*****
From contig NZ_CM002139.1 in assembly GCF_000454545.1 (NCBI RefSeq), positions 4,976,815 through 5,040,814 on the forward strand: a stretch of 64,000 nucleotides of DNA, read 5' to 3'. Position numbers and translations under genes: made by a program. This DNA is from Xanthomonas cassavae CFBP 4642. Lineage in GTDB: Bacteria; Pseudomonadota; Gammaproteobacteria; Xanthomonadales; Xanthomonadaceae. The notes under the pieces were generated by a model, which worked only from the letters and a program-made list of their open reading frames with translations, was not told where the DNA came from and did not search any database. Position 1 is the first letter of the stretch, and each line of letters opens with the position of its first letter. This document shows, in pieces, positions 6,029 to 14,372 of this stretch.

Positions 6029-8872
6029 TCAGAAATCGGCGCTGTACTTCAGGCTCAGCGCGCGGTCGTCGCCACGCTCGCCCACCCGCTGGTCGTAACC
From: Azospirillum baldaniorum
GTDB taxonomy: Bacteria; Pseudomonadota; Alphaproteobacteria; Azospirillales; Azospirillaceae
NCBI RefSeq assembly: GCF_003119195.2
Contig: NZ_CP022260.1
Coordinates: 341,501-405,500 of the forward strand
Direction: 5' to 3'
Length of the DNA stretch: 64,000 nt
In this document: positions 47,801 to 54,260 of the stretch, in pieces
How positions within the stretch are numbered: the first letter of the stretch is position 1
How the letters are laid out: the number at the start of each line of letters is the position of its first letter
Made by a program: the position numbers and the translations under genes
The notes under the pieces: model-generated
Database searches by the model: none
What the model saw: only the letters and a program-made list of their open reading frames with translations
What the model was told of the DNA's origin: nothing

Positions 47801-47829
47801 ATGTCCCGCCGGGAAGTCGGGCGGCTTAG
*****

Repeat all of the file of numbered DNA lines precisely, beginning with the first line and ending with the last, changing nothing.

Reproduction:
From contig NZ_CM002139.1 in assembly GCF_000454545.1 (NCBI RefSeq), positions 4,976,815 through 5,040,814 on the forward strand: a stretch of 64,000 nucleotides of DNA, read 5' to 3'. Position numbers and translations under genes: made by a program. This DNA is from Xanthomonas cassavae CFBP 4642. Lineage in GTDB: Bacteria; Pseudomonadota; Gammaproteobacteria; Xanthomonadales; Xanthomonadaceae. The notes under the pieces were generated by a model, which worked only from the letters and a program-made list of their open reading frames with translations, was not told where the DNA came from and did not search any database. Position 1 is the first letter of the stretch, and each line of letters opens with the position of its first letter. This document shows, in pieces, positions 6,029 to 14,372 of this stretch.

Positions 6029-8872
6029 TCAGAAATCGGCGCTGTACTTCAGGCTCAGCGCGCGGTCGTCGCCACGCTCGCCCACCCGCTGGTCGTAACC
From: Azospirillum baldaniorum
GTDB taxonomy: Bacteria; Pseudomonadota; Alphaproteobacteria; Azospirillales; Azospirillaceae
NCBI RefSeq assembly: GCF_003119195.2
Contig: NZ_CP022260.1
Coordinates: 341,501-405,500 of the forward strand
Direction: 5' to 3'
Length of the DNA stretch: 64,000 nt
In this document: positions 47,801 to 54,260 of the stretch, in pieces
How positions within the stretch are numbered: the first letter of the stretch is position 1
How the letters are laid out: the number at the start of each line of letters is the position of its first letter
Made by a program: the position numbers and the translations under genes
The notes under the pieces: model-generated
Database searches by the model: none
What the model saw: only the letters and a program-made list of their open reading frames with translations
What the model was told of the DNA's origin: nothing

Positions 47801-47829
47801 ATGTCCCGCCGGGAAGTCGGGCGGCTTAG